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  Tower, The High Rise Hysteria
Year: 2012
Director: Kim Ji-hoon
Stars: Sol Kyung-gu, Kim Sang-kyung, Son Ye-jin, Kim In-kwon, Ahn Sung-ki, Song Jae-ho, Lee Joo-shil, Lee Han-wi, Kwon Tae-won, Jeon Guk-hyang, Jung In-ki, Cha In-pyo, Jeon Bae-soo, Kim Sung-oh, Min Young, Jo Min-ah, Do Ji-han, Kwon Hyung-sang
Genre: Drama, ActionBuy from Amazon
Rating:  6 (from 1 vote)
Review: It's Christmas Eve in Seoul, South Korea, and the manager of the newly opened Tower Sky twin skyscrapers is getting ready for the day. He is Lee Dae-ho (Kim Sang-kyung), a single father who tells his daughter Ha-na (Jo Min-ah) they will meet again this evening for the grand party which will be held at the River View tower for the residents and guests. He is secretly in love with the restaurant manager Seo Yoon-hee (Son Ye-jin), something his colleagues are aware of so perhaps tonight would be appropriate to ask her out, but there seem to be problems with the building, not least with its safety concerns...

If the sight of a skyscraper on fire reminds you of anything, there could be two reasons for that. One was the most obvious cinematic influence on director Kim Ji-hoon which was The Towering Inferno, perhaps the greatest example of the disaster movie craze of the nineteen-seventies where the studio would get a bunch of stars together and place them in dire peril, in that case a flaming building. Yet ever since the 11th of September 2001, you couldn't really make a film like this without people making connections between the visuals in the fiction with the memories of the World Trade Center attacks.

So Kim could be accused of bad taste, especially when selected images of his catastrophe as played out here not only resembled the 1974 Hollywood movie but also the news footage of the Twin Towers being destroyed back at the turn of the millennium which had been broadcast around the world. You couldn't put it to the back of your mind as the plot unfolded, but you could understand this was mainly a made up disaster with far more to do with the blockbusters of cinema than it was a commentary on anything that had occurred in real life, and so it was The Tower, or Tawo as it was originally called, went on to be one of the biggest hits in South Korea of its day, not to mention doing well across most of East Asia.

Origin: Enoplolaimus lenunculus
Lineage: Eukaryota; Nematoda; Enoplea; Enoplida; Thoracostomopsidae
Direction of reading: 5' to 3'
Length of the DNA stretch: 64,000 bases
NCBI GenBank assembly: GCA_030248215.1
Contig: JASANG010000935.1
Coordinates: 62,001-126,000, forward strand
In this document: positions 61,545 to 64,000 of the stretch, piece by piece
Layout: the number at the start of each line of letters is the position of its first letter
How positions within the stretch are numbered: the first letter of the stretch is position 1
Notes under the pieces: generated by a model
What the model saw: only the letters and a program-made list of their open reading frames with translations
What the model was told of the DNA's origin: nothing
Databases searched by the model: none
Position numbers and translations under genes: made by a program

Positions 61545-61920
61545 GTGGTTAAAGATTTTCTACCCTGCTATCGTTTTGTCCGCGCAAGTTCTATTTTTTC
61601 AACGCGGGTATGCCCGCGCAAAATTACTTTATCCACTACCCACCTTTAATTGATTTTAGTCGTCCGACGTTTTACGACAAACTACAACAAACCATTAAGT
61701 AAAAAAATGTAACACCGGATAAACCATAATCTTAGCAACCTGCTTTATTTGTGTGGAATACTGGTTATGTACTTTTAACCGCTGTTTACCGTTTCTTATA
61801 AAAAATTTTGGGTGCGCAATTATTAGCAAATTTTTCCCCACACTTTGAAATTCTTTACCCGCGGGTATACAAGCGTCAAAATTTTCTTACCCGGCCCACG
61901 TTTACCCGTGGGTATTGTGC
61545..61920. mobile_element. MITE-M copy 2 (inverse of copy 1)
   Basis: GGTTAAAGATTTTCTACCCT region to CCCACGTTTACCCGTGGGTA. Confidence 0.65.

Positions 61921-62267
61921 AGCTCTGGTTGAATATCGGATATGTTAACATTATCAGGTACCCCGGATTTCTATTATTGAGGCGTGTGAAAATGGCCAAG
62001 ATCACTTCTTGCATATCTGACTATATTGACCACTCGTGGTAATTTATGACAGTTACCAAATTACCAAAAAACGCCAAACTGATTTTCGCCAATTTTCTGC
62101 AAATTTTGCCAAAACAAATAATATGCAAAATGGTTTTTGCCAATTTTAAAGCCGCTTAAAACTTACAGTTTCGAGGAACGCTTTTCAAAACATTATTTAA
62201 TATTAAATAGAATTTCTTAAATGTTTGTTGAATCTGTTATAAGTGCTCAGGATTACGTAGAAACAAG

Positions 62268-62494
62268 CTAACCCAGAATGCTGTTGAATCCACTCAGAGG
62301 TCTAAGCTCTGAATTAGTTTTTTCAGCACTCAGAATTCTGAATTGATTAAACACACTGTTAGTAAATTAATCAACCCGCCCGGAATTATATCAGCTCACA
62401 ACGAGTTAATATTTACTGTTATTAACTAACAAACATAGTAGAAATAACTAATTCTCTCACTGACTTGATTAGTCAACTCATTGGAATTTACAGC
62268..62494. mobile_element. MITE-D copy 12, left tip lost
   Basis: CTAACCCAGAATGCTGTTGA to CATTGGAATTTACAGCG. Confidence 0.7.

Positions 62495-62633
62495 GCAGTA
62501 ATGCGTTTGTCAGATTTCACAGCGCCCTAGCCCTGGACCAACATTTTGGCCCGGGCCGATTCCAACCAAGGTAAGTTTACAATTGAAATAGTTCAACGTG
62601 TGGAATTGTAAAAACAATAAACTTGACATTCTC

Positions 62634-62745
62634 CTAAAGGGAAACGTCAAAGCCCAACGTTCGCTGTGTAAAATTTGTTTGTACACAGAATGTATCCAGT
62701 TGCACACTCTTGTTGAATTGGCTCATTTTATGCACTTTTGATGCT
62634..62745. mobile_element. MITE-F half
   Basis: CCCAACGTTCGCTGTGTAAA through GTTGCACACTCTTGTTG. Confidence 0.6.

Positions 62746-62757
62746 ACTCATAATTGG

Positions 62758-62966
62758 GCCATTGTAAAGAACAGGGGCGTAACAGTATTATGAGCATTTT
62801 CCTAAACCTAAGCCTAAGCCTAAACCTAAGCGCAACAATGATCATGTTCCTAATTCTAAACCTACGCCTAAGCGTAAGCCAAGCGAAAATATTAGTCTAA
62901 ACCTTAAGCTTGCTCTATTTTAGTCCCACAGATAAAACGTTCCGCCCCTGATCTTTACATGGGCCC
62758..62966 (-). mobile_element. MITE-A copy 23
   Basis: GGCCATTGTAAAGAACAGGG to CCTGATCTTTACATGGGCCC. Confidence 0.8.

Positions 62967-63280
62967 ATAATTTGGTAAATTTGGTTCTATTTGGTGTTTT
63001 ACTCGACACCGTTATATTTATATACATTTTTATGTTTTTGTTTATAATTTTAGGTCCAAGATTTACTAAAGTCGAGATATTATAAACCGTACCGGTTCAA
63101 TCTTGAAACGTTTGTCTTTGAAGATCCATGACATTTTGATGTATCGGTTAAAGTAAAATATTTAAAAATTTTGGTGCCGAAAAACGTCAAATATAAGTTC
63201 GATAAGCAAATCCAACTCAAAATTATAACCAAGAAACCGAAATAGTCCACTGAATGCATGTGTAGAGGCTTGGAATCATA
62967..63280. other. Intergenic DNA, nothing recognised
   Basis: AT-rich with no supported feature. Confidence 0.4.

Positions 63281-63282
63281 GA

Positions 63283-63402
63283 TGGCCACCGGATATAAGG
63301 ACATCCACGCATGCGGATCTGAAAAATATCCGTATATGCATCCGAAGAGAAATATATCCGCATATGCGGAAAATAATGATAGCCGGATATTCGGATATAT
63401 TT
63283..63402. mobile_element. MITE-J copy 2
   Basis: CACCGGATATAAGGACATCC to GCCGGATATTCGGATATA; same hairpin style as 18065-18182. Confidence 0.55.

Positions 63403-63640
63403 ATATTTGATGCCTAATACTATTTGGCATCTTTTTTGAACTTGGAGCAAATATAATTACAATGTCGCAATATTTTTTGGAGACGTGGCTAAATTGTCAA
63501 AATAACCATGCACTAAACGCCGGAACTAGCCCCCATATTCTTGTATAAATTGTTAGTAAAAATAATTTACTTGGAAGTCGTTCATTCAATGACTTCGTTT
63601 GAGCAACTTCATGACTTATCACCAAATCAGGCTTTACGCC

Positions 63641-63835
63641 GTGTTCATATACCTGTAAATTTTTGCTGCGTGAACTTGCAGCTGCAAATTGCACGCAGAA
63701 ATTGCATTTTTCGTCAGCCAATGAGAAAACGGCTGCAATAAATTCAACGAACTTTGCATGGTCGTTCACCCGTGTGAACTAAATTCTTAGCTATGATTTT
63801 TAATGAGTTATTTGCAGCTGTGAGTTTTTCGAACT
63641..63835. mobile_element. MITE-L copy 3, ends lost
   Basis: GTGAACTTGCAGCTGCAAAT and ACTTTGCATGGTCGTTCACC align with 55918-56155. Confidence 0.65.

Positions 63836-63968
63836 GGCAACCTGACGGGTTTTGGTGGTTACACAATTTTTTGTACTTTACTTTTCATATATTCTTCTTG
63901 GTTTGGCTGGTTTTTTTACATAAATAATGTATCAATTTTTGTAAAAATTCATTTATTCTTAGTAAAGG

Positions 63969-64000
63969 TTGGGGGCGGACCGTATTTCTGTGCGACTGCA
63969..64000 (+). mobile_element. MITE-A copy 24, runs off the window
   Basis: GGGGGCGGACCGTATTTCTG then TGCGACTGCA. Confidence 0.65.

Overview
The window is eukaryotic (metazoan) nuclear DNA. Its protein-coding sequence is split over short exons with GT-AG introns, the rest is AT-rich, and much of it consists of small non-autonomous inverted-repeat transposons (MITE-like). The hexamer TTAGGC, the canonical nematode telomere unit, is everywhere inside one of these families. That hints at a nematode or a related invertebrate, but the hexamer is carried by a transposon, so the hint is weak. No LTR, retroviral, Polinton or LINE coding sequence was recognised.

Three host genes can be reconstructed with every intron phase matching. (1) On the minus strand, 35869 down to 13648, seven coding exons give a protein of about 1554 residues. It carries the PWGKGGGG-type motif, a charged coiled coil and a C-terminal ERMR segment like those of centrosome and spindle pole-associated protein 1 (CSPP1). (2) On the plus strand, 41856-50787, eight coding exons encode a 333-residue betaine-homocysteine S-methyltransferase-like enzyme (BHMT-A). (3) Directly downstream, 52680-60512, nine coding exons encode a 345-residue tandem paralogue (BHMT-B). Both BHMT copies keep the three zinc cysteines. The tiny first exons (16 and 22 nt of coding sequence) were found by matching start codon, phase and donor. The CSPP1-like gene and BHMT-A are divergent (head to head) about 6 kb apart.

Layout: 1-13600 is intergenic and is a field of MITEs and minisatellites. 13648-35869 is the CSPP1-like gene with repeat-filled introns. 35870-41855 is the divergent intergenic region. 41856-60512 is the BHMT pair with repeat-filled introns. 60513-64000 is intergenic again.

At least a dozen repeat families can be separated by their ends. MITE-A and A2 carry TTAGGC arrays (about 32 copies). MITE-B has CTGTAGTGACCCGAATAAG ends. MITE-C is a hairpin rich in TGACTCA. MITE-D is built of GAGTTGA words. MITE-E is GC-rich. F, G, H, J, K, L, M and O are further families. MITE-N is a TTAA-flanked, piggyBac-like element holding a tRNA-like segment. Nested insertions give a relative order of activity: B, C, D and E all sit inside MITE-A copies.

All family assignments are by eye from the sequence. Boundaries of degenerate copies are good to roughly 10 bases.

The opening half hour made heavy weather of introducing the characters, or potential victims as they were, mixing comedy, romance, drama and others with a style that followed into the rest of the story when the action began. This appeared to be an effort to render the tale of the tower as all-inclusive as possible, so you could say all of human life was there, or all of South Korean life at any rate as the building and its staff and occupants became a microcosm of society. That society was heading for hell in a handcart according to this, but predicting disaster right around the corner was a very post-millennial practice, and went very well with this type of spectacular entertainment.

That was the idea, and once we had the bumpy prologue done and dusted we could get to finding out who was going to survive, the cast including both the richest and the poorest, the authorities and the public, not forgetting the firefighters who here were led by the stoic and stony-faced Captain Kang (Sol Kyung-gu), setting himself up for an act of great heroism from practically his first appearance. There were setpieces, naturally, with the window washers' gondola sequence where a group of survivors had to jump into the cradle many storeys up and the bit where they tried to cross a glass bridge to the safety of the other tower as it cracks around them definite highlights. The veering between the tension and the goofier humour was very much of its region, but wasn't too jarring for Westerners, or would be the least of their worries thanks to the issues outlined above. But whatever reservations there were, The Tower pushed the right buttons for a solid adventure movie. Music by Kim Tae-seong.
Reviewer: Graeme Clark

 

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